8B. Financial accountability for charter schools (e.g., Generally Accepted Accounting Principles, independent annual audit reported to authorizer).

8C. Authorizer authority to conduct or require oversight activities.

8D. Annual school performance reports which are made public.

8E. Authorizer notification to their schools of perceived problems, with opportunities to remedy such problems.

8F. Authorizer authority to take appropriate corrective actions or exercise sanctions short of revocation.

9. Clear Processes for Renewal, Nonrenewal, and Revocation Decisions

weight = 4 | Possible total = 16

New Mexico law requires charter schools seeking renewal to apply for it. It requires the renewal application to include a report on the progress towards meeting the state public education department’s minimum education standards and other performance goals stated in each school’s charter contract academic performance framework.

New Mexico law allows an authorizer to suspend, revoke, or not renew a charter if it determines that the charter school did any of the following: committed a material violation or breach of any of the conditions, standards, or procedures set forth in the charter contract; failed to meet or make substantial progress toward achievement of the department's minimum educational standards or student performance standards identified in the charter contract; failed to meet generally accepted standards of fiscal management; or violated any provision of law from which the charter school was not specifically exempted.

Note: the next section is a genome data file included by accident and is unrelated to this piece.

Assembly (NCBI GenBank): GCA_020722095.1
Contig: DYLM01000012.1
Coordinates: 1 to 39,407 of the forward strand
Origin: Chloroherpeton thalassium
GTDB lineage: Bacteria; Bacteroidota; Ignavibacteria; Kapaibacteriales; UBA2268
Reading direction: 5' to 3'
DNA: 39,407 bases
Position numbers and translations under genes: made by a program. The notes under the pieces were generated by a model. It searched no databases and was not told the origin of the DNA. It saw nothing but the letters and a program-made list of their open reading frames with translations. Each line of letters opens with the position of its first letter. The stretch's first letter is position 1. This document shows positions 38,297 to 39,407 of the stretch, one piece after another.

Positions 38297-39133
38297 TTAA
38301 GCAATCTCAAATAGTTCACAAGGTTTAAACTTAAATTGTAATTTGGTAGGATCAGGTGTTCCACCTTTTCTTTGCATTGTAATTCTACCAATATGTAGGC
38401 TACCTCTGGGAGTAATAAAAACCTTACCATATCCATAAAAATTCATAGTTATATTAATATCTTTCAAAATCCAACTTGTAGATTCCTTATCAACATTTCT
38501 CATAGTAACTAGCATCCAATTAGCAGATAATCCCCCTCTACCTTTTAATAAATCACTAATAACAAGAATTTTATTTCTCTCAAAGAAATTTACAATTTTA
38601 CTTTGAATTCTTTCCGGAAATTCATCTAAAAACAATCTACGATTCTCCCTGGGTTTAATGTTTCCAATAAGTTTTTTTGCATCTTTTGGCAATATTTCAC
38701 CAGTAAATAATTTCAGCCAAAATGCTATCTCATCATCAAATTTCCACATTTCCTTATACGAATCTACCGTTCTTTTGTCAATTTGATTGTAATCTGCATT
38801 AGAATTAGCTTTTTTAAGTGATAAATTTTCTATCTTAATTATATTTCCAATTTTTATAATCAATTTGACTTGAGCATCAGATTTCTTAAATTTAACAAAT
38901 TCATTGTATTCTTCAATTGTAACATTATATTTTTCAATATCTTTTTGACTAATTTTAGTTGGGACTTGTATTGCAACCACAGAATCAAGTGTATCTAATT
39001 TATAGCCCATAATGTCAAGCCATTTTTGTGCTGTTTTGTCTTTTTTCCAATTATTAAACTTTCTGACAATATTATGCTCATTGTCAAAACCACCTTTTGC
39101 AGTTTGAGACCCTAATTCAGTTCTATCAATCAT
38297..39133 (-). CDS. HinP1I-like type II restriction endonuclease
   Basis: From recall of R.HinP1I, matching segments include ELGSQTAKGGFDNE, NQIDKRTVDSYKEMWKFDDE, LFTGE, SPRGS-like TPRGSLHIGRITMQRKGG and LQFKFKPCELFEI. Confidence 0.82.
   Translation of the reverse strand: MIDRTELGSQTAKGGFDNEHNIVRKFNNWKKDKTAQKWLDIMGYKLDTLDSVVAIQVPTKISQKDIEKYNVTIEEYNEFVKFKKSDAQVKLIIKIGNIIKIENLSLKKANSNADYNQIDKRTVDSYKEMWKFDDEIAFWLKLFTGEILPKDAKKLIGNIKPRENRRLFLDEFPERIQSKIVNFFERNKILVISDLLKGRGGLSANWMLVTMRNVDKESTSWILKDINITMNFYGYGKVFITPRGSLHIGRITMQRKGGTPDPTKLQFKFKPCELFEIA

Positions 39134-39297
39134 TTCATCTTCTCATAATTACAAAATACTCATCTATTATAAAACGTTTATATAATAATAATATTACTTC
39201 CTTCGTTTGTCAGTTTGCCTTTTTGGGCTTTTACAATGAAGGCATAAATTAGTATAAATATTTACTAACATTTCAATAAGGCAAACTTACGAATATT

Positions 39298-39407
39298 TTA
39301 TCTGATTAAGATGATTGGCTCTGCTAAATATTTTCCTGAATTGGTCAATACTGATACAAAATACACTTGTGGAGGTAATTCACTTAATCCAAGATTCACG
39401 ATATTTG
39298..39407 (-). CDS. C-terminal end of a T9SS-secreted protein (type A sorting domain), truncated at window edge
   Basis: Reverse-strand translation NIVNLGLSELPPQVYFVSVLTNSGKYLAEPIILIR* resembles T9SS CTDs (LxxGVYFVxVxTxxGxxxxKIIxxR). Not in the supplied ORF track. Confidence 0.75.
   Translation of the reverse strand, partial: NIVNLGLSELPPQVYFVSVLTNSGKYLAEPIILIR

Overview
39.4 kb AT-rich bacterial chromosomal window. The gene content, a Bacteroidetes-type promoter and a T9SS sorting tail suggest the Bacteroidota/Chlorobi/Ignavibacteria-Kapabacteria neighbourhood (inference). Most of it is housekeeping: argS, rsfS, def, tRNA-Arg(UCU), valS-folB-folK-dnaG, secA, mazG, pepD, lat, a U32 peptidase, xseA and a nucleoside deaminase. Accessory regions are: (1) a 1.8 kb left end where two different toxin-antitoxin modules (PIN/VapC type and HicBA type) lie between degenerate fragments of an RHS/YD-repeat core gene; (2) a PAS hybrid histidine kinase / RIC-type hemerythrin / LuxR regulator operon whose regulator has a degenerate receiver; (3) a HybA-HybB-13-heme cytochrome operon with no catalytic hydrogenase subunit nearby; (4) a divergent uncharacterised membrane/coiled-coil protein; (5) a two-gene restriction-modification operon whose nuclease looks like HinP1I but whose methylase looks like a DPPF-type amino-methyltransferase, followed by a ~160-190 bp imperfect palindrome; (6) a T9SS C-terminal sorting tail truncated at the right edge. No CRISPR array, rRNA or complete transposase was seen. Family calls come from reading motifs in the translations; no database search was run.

The law requires authorizers to develop processes for suspension, revocation, or nonrenewal of a charter that provides the charter school with timely notification of the prospect of suspension, revocation, or nonrenewal of the charter and the reasons for such action, allows the charter school a reasonable amount of time to prepare and submit a response to the authorizer’s action, and requires the final determination made by authorizer to be submitted to the state public education department. The law requires the authorizer to rule in a public hearing on the renewal application no later than 180 days prior to the charter contract’s expiration. The law allows charter schools to appeal authorizer decisions to revoke or not renew a charter to the state secretary of education.

New Mexico law allows a charter to be renewed for successive periods of five years each and allows approvals of less than five years if agreed to between the charter school and the authorizer.

New Mexico law requires all charter renewal, nonrenewal, and revocation decisions to be made in a public meeting and requires authorizers to state their reasons for revocation or non-renewal in writing.